Atlanta residents asked to stay, pitch in to halt blaze

kterhune@idahostatesman.comAugust 19, 2013 

The Little Queens Fire, burning near the small town of Atlanta, is growing and threatening the town officials said.

INCIWEB

— A wildfire threatening the small town of Atlanta drew closer and more than tripled in size since Monday morning — but some residents are being asked to stay.

“The fire chief wants all the able-bodied citizens to stay and help him run the hoses to protect the main street,” Atlanta resident Amy O’Brien said. The objective is to push flames of the Little Queens Fire back from Pine Street, the town of 30-40 year-round residents’ front line.

O’Brien said she had already decided she would stick around to help. Tankers and other equipment are slated to arrive in Atlanta soon.

“We don’t know when they’re going to get here, but when they do we’re going to set up water and run the hoses,” she said.

A mandatory evacuation spurred by the Little Queens Fire was pushed back from noon to 4:30 p.m. Monday. Residents were told at an 11:30 a.m. town meeting that the fire is now at 7,000 to 8,000 acres, up from 2,000 Monday morning.

Although officials said at the meeting that the fire was three miles from the town, O’Brien believes it is a little farther than that. Flames have not yet entered China Basin, she said, hailing that as a good sign. The area is filled with downed timber and other fuels that could push the flames faster toward Atlanta.

O’Brien said previously that residents were worried that firefighting resources were working on other fires and no one would come to Atlanta’s aid. But she said Monday afternoon that the town had some help.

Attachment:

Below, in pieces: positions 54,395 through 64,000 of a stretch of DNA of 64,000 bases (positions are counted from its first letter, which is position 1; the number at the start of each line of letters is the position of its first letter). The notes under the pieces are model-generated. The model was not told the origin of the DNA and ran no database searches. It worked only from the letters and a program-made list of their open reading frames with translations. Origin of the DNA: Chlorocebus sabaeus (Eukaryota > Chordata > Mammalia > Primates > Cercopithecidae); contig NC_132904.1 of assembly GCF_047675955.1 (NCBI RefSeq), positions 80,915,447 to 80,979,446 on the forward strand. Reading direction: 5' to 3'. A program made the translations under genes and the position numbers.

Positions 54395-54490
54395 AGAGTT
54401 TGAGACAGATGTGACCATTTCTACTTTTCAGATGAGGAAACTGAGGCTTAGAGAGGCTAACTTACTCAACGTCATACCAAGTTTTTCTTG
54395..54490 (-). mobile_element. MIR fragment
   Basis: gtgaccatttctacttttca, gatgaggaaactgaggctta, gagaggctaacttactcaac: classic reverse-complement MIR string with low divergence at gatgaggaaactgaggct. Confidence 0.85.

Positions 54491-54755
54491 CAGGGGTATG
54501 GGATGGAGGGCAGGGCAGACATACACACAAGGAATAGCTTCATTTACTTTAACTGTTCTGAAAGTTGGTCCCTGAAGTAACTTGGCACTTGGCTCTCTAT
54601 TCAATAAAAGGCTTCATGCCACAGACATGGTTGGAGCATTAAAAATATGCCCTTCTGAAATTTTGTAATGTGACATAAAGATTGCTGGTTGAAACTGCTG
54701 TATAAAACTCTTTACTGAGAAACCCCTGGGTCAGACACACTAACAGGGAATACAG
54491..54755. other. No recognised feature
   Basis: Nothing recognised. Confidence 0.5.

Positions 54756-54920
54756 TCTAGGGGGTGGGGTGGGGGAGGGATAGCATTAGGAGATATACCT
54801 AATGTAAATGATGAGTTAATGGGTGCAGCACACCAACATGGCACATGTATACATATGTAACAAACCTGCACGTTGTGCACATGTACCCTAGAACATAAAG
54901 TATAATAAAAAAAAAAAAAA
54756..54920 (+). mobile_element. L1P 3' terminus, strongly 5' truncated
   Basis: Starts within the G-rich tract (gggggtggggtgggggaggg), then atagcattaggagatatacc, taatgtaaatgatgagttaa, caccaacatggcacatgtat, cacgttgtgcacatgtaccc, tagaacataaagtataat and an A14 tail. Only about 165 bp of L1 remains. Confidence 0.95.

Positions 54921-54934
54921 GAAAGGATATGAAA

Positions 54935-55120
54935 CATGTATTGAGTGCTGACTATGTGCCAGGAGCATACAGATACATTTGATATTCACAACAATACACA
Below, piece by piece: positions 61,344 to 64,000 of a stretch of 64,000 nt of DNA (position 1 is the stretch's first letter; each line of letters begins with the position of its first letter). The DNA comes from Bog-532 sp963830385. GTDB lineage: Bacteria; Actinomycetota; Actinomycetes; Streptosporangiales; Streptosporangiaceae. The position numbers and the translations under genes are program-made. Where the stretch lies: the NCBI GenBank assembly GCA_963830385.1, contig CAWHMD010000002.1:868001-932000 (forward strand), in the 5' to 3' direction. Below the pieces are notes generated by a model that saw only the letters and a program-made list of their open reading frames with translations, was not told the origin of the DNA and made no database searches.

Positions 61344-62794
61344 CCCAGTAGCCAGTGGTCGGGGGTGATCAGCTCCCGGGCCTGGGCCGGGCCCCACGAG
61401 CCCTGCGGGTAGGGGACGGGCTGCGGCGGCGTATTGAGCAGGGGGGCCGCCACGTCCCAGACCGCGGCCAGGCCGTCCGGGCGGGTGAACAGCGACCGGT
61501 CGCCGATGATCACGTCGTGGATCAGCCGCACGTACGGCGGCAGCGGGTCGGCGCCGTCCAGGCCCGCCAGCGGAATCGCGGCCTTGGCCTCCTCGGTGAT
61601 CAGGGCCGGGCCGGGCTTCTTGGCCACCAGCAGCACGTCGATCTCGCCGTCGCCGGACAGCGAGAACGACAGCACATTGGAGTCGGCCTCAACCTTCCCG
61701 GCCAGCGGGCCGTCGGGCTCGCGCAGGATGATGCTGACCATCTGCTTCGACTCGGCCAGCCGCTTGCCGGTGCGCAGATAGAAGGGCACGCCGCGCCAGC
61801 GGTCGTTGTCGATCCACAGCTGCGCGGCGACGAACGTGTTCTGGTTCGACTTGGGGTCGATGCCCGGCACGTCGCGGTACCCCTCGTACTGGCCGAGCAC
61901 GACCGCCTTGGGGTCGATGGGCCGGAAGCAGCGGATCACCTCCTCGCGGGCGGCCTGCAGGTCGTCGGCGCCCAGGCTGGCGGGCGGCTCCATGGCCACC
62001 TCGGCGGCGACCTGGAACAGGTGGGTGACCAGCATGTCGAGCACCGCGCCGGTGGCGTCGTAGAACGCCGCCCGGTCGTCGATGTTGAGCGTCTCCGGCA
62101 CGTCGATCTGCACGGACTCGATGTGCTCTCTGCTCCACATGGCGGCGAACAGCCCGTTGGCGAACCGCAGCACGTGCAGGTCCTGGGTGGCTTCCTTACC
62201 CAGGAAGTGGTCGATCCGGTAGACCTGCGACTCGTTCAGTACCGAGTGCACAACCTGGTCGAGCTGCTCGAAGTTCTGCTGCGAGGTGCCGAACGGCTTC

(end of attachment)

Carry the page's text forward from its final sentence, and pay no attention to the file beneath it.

“There are some people arriving; there’s a tanker and some people from the sheriff’s department are here,” she said. In addition, smokejumpers, heavy engines and other crews have been ordered, but have not yet arrived.

Despite the Atlanta fire chief’s plea for help from citizens, many people have already packed up and evacuated, O’Brien said.

“A lot of the elderly have gone already, and people who aren’t very strong or are very nervous have left,” she said.

About 20 people are staying in town to help, O’Brien included.

“We really don’t want to leave until there’s somebody is here to fight it,” she said.

Residents are still unsure when that will be. Officials said at the town meeting that a Type 1 incident management team now working on the Elk Complex Fire will arrive by Saturday, but no timetable has been given for other resources.

Boise National Forest spokesman Dave Olson said one heavy water-dropping helicopter and a lighter helicopter are in Atlanta. Two 20-person firefighting crews, six engines and a bulldozer are expected to arrive sometime Monday, he said.

Other crews and equipment have been ordered, but it was not immediately clear when they’d be available, he said.

The fire moved aggressively to the north and south Sunday night, Olson said.

“The southerly movement is what prompted the concern and the implementation of the evacuation of Atlanta,” he said.

Olson said the Boise National Forest, which took over the fire from the Sawtooth National Forest Monday, is committed to keeping the tiny town safe.

“We’re making every attempt to get those [resources,]” he said. “The focus on this fire is going to be that south end and the protection of Atlanta, so we’ll be focusing on that very strongly.”

Citizens are currently digging their own fire line on private property in an attempt to stave off the flames, O’Brien said.

Although the town has a fire chief, the department was staffed solely by volunteers, many of whom are not in town. When there is a fire at someone’s home, O’Brien said, the townspeople pitched in, handling hoses and water to make sure it was extinguished.

This was no different, she said.

“None of us want to take any chances, but we also don’t want to leave the town without something,” she said. “It would be a lot for [the chief] to do it all by himself.”

Katie Terhune: 377-6219

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